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image: Publishing Data

Publishing Data

By | May 29, 2014

Nature’s publisher launches a new peer-reviewed, online-only journal that will accept descriptions of data sets.

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image: Sloppy Notes Led to Goodall Plagiarism

Sloppy Notes Led to Goodall Plagiarism

By | April 1, 2014

Jane Goodall’s latest book was revised to eliminate plagiarism, which she blames on chaotic note-taking.  

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image: PLOS Clarifies Data Policy

PLOS Clarifies Data Policy

By | March 11, 2014

Following the publisher’s announcement of an updated policy for the sharing of data underlying its open-access publications, PLOS apologizes for the confusion.

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image: New <em>Science</em> Journal to Launch

New Science Journal to Launch

By | February 12, 2014

The American Association for the Advancement of Science, publisher of the journal Science, announces plans for a new digital open-access publication, Science Advances.

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image: NIH Tackles Irreproducibility

NIH Tackles Irreproducibility

By | January 28, 2014

The federal agency speaks out about how to improve the quality of scientific research.

5 Comments

image: New Neuroscience Journal to Launch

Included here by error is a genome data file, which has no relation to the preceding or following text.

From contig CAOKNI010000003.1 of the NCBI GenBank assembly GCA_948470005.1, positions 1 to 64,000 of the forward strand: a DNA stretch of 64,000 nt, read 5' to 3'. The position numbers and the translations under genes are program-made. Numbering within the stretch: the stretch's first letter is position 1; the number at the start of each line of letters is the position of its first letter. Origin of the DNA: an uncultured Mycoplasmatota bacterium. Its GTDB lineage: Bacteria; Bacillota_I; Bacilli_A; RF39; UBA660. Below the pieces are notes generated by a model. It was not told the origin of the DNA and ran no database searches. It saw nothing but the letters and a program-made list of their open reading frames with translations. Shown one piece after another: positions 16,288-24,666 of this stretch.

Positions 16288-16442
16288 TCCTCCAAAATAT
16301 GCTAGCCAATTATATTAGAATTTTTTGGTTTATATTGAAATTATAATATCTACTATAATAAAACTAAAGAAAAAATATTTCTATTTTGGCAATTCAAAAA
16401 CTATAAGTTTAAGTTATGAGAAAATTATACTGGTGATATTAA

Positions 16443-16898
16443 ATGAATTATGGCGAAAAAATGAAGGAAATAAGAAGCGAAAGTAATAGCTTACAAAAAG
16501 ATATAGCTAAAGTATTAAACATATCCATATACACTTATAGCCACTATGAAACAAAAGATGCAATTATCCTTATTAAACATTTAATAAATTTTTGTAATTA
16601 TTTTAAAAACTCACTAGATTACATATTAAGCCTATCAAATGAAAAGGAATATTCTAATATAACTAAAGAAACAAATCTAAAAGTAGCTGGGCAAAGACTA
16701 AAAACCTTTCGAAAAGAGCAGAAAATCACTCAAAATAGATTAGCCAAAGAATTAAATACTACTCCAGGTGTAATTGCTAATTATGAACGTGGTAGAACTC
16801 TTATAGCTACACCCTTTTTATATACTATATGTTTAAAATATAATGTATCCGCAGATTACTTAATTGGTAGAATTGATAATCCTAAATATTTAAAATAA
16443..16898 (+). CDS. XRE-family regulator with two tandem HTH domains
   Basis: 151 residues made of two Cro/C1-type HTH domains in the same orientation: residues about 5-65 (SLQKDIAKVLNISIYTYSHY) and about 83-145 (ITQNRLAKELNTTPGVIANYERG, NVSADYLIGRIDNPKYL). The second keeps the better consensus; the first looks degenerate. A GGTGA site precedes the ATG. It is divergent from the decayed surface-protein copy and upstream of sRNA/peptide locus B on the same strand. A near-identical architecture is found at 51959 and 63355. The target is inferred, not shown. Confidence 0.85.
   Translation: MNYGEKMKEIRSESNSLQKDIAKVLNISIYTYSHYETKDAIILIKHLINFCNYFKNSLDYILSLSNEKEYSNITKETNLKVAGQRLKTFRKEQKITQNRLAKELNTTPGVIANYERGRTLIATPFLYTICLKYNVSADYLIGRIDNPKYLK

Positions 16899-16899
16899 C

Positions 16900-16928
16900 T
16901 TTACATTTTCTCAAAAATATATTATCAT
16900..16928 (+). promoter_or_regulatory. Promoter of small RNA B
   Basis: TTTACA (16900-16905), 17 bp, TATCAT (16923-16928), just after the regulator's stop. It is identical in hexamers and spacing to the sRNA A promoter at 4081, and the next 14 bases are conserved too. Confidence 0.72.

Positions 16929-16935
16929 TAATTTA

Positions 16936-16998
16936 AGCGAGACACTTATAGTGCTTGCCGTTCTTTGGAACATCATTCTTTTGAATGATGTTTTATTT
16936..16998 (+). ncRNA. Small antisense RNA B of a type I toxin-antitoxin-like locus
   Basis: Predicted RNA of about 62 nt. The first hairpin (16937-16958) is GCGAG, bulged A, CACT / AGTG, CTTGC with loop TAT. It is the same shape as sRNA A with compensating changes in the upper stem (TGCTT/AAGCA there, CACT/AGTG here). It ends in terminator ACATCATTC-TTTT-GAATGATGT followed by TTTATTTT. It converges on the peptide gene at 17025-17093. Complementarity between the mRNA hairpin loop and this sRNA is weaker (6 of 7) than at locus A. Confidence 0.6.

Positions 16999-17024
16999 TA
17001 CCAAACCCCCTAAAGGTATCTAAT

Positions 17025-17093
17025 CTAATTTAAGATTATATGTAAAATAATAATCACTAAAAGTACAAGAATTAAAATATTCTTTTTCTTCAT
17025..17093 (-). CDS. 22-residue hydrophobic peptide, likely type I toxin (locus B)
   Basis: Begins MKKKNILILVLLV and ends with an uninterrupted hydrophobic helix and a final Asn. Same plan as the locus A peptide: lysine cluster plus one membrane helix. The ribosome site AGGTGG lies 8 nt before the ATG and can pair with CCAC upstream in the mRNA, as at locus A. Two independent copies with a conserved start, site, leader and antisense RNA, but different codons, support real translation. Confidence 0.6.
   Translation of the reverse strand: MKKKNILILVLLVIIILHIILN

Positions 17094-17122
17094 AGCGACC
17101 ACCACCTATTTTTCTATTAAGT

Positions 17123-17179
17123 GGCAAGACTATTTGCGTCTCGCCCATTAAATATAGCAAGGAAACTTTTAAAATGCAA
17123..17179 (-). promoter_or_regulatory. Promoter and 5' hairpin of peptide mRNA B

New Neuroscience Journal to Launch

By | January 15, 2014

The publisher of The Journal of Neuroscience has laid out plans for an open-access, online-only journal for brain research.

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image: Defining Legit Open Access Journals

Defining Legit Open Access Journals

By | December 20, 2013

Scholarly publishing organizations join forces to set standards for aboveboard open access journals.  

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image: GMO Retraction Sparks Retribution

GMO Retraction Sparks Retribution

By | December 5, 2013

A journal faces a potential lawsuit and a boycott after retracting a study about genetically modified crops.

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image: Opinion: Honorary Authorship Is Antiquated Etiquette

Opinion: Honorary Authorship Is Antiquated Etiquette

By | October 16, 2013

Though the practice may be well-intentioned, naming courtesy authors can hurt science and scientists.

3 Comments

image: Useless Peer Review?

Useless Peer Review?

By | October 15, 2013

A study shows that the methods by which scientists evaluate each other’s work are error-prone and poor at measuring merit.

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